May 2004
Volume 45, Issue 13
ARVO Annual Meeting Abstract  |   May 2004
Laser Photocoagulation to Prevent Radiation Maculopathy after Plaque Therapy for Posterior Choroidal Melanoma
Author Affiliations & Notes
  • P.T. Finger
    The New York Eye Cancer Center, New York, NY
    New York University School of Medicine, New York, NY
  • M. Kurli
    The New York Eye Cancer Center, New York, NY
    The New York Eye and Ear Infirmary, New York, NY
  • Footnotes
    Commercial Relationships  P.T. Finger, None; M. Kurli, None.
  • Footnotes
    Support  The EyeCare Foundation, Inc., New York City, USA
Investigative Ophthalmology & Visual Science May 2004, Vol.45, 5201. doi:
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      P.T. Finger, M. Kurli; Laser Photocoagulation to Prevent Radiation Maculopathy after Plaque Therapy for Posterior Choroidal Melanoma . Invest. Ophthalmol. Vis. Sci. 2004;45(13):5201.

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      © ARVO (1962-2015); The Authors (2016-present)

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Abstract: : Purpose: To evaluate the effect of argon laser photocoagulation on plaque radiation retinopathy. Methods: We reviewed the care of 142 consecutive patients with choroidal melanomas extending posterior to the equator. Each had been treated with ophthalmic plaque radiation therapy (Pd–103, I–125) in one brachytherapy session. Forty–five were treated with laser for early onset radiation retinopathy, 14 were treated prior to retinopathy, 3 spontaneously resolved with observation, and 2 are pending treatment. Treatment consisted of scatter argon laser photocoagulation over the radiation–targeted zone (tumor plus 2 mm surround) sparing the fovea over a mean 2 sessions. Early Treatment Diabetic Retinopathy Study (ETDRS) type standardized visual acuity determinations, ophthalmic examinations, and angiography were performed before and after treatment. Clinical evaluations were performed in a non–randomized and unmasked fashion. Results:Firty–nine (34.5%) of the patients developed radiation retinopathy at a mean 26.4 months after plaque irradiation. Vision loss of greater than 3 lines was noted in 21 of the 49 eyes (42.85%), but only 13 (26.53%) were attributable to radiation maculopathy or radiation optic neuropathy. Overall laser photocoagulation appeared to prevent or regress radiation maculopathy in 22 of 45 cases (49%). Other causes of vision loss included: neovascular glaucoma, vitreous hemorrhage, AMD, retinal macroaneurysm, and persistent retinal detachment. One of the 14 patients (7%) who received laser photocoagulation prior to observable radiation retinopathy developed radiation maculopathy 13 months after plaque. With additional laser, his maculopathy regressed with a resultant 2–line loss of vision (at 33 months follow up). Another developed mild radiation retinopathy without maculopathy. Conclusion: Radioactive plaque treated eyes containing choroidal melanomas located posterior to the equator have been shown to be at greatest risk for radiation maculopathy (British Journal of Ophthalmology 2000;84:1068–1070). Scatter argon laser photocoagulation of the radiation–targeted zone prevented or regressed radiation maculopathy in 49% of patients with early onset retinopathy and 93% of those at high risk for radiation maculopathy.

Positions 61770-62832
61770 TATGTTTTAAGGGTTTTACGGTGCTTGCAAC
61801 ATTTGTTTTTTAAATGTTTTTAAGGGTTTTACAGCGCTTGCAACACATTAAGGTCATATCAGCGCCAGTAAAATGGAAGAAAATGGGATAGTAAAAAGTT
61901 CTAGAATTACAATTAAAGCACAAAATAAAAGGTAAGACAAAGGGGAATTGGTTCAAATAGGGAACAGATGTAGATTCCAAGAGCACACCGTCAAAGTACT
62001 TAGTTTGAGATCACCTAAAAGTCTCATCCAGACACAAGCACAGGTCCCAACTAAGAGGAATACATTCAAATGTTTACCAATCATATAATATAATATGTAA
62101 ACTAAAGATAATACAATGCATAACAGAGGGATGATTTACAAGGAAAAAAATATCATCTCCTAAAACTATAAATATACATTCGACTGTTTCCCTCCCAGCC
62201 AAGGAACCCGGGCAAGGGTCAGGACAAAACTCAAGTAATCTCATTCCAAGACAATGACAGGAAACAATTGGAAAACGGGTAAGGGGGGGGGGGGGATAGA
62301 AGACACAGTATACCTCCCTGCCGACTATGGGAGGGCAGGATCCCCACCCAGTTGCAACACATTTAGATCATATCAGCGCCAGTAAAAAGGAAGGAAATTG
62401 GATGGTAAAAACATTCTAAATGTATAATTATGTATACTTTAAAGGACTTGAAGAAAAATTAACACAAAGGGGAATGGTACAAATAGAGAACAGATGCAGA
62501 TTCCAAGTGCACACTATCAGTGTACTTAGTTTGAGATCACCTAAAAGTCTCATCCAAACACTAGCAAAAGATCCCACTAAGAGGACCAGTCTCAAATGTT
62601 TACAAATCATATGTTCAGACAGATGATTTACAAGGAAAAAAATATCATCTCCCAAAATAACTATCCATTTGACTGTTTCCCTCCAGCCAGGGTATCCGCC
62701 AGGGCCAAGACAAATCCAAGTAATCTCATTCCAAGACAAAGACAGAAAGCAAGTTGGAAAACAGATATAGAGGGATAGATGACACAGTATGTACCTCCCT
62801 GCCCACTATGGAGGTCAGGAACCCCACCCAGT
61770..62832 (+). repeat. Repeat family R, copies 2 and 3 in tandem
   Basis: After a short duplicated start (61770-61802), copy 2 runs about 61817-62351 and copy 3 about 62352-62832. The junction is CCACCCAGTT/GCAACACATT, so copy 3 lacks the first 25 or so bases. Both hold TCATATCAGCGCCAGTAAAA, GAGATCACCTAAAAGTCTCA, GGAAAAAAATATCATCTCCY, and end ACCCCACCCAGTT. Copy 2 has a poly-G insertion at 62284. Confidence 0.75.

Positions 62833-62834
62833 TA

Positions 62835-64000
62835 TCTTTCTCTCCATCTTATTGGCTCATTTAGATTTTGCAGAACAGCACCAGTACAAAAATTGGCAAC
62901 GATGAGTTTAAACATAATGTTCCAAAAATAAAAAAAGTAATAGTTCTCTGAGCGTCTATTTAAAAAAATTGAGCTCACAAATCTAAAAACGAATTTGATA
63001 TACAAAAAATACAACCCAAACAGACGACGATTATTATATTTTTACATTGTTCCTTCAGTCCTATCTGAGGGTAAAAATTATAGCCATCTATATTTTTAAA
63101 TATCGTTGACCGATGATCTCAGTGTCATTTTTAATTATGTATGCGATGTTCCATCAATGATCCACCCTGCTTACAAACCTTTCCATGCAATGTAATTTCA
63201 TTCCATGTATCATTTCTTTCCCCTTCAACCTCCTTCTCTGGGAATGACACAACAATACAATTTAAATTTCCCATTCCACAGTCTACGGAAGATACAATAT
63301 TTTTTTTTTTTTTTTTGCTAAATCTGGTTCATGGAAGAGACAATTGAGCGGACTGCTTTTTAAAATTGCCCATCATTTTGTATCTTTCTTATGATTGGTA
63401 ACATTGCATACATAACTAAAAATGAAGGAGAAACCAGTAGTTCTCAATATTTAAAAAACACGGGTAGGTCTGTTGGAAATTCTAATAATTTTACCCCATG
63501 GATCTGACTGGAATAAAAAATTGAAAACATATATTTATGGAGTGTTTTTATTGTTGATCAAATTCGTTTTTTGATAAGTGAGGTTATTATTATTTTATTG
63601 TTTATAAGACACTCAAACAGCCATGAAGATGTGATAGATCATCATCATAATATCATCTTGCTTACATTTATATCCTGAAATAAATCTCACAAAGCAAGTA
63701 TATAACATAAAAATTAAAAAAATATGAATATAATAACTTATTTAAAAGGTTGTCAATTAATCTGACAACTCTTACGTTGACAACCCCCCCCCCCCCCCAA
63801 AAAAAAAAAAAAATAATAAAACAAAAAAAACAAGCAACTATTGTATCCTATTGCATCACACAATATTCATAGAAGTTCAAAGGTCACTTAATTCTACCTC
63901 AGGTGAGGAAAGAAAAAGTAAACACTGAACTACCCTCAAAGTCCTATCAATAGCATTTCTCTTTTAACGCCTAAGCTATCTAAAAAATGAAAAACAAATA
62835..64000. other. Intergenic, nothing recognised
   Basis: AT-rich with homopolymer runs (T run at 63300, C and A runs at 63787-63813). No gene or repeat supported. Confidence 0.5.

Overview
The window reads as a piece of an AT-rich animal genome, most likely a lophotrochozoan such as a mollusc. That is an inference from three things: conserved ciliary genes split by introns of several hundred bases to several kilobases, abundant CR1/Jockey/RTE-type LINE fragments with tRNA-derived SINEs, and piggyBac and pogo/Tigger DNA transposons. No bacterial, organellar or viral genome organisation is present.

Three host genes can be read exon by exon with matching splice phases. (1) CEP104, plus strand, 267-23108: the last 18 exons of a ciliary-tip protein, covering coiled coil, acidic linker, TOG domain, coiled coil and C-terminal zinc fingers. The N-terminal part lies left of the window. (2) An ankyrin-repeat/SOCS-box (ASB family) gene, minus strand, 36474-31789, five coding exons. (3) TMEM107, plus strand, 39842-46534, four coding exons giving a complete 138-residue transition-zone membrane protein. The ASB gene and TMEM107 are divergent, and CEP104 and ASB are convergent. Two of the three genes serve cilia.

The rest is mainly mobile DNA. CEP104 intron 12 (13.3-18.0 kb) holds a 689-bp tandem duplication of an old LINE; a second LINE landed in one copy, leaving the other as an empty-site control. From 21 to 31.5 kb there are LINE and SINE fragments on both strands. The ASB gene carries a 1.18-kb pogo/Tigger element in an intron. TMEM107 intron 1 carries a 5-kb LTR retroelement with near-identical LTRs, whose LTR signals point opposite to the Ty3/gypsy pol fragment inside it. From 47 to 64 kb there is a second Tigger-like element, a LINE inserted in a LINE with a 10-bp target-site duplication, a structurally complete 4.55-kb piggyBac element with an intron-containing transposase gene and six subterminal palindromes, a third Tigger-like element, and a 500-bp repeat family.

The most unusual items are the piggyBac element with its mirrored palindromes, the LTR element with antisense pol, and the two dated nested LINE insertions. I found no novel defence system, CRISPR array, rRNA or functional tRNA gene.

Keywords: melanoma • laser • radiation therapy 

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